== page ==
“If you want to do something, make a habit of it, if you don’t want to do that, don’t, but make a habit of something else instead.” —Epictetus, Discourses, II.18.4
Here’s a quote from Epictetus that bears repeating: Every habit and capability is confirmed and grows in its corresponding actions, walking by walking, and running by running… Therefore, if you want to do something, make a habit of it, if you don’t want to do that, don’t, but make a habit of something else instead… If you don’t want to be cantankerous, don’t feed your temper, or multiply incidents of anger. Suppress the first impulse to be angry.
Marcus Aurelius, like most great men with great responsibilities, was often disappointed by the people around him. They could be frustrating to say the least. Marcus had a problem that many of us have: he had trouble understanding that not every man he came into contact with had his great talents. Heck even most of the emperors before him weren’t worthy to shine his shoe (or sandal, as the case might have been).
But instead of yelling at them or berating those beneath him, more often than not (and yes, he would fail sometimes), Marcus chose control over his temper.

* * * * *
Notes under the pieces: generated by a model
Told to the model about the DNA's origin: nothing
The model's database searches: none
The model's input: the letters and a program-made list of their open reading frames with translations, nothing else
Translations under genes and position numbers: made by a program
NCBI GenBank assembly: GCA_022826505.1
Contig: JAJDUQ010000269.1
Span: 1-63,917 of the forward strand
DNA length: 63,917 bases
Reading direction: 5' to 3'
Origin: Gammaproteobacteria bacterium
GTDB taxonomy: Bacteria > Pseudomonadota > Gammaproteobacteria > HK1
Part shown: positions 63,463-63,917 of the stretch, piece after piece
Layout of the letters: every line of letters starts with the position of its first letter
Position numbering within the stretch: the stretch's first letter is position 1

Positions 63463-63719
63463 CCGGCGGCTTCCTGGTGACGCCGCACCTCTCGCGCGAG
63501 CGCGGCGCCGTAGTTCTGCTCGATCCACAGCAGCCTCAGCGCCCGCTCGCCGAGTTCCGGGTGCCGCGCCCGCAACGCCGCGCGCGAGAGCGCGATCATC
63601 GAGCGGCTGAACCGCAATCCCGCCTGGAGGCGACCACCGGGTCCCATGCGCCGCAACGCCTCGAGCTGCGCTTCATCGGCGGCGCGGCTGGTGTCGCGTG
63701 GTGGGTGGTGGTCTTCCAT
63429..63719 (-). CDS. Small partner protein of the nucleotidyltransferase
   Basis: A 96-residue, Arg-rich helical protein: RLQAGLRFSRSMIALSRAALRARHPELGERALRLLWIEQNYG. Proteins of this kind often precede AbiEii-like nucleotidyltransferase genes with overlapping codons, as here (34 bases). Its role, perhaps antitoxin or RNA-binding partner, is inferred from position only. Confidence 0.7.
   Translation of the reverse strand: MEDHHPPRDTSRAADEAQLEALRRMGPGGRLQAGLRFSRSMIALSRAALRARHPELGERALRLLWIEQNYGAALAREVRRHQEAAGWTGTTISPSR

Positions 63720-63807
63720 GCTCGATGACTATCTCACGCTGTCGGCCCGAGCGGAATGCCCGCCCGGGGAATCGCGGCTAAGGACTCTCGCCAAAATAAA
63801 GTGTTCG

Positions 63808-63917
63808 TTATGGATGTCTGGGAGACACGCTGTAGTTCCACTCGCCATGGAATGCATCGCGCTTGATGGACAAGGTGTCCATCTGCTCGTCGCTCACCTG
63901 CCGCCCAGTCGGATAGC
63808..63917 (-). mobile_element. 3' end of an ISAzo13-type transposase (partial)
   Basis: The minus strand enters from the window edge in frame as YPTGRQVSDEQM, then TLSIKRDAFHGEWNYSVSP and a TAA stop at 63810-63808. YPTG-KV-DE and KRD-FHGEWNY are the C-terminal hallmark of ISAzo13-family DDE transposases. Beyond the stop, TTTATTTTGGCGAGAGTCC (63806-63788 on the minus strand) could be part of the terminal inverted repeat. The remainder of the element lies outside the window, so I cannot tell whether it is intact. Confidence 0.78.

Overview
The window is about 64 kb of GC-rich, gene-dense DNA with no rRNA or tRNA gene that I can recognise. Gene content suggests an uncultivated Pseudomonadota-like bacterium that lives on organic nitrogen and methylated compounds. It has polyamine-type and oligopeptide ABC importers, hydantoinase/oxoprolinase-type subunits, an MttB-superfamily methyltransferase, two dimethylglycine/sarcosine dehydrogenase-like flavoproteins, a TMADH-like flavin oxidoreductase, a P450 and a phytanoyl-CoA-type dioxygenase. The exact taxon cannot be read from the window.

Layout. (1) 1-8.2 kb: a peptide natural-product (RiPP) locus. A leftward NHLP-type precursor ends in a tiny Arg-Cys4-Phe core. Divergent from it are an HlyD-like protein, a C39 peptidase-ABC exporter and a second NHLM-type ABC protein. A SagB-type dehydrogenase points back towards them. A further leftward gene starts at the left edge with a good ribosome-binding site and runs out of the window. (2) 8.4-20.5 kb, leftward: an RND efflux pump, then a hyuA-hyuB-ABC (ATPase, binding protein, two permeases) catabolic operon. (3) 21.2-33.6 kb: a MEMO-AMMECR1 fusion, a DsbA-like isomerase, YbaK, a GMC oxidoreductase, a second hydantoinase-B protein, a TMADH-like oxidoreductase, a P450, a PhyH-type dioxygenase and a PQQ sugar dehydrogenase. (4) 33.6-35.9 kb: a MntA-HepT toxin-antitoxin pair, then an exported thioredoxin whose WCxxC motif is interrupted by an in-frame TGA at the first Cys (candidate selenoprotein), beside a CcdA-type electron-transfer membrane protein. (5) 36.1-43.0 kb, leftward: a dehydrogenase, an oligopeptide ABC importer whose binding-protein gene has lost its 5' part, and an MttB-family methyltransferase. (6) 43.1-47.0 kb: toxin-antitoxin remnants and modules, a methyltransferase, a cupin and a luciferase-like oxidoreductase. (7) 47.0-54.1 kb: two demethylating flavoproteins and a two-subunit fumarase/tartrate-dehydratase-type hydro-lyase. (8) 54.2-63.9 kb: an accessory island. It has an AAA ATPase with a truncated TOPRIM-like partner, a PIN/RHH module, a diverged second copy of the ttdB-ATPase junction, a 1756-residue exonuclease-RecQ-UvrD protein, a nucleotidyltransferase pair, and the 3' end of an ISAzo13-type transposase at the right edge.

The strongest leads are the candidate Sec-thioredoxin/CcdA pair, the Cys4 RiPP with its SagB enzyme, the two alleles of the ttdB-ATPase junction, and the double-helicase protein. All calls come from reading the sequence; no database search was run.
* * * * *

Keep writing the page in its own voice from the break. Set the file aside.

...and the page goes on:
What he did to replace the yelling and screaming was to journal. He would remind himself constantly that the issue at hand is not worthy of his ire. Even the person who may have created the problem was not worthy of his wrath.
How did Marcus come to this level of self-control?
Ernest Renan tells us that “Marcus had a single master whom he revered above them all, and that was Antoninus.” That is who Marcus was striving to be like. As he wrote of his adopted father, “He never exhibited rudeness, lost control of himself, or turned violent… Everything was to be approached logically and with due consideration, in a calm and orderly fashion.”
Marcus learned from Antoninus to take a bad habit or a bad impulse and replace it with a good habit. Marcus never completely got past his own temper. He was, after all, human just like all of us. But he developed the habit of pausing and relaxing his body and mind for a moment to consider the logical and rational response that would elicit the best outcome.
What bad habits are you working on? What can you replace them with? What if you want to smoke? Can you replace that with 10 pushups? What if you want to raid the fridge? Can you replace that with a large glass of water and a 15-minute ‘time-out’ to see if you’re actually hungry?
Epictetus says, “The vice begins to weaken from day one until it is wiped out altogether.” In a nutshell, this won’t be a miracle cure, but it will work, slowly but surely over time.
If you haven’t yet read Marcus Aurelius’ journal, “Meditations”, you should. It is filled with short reflections from Marcus, sometimes only one sentence long. But it is worth the read!
NEW TASK: Figure out what good habit you are going to use to replace a bad habit.
NEW HABIT: Perform that new habit every time you feel like doing a bad habit.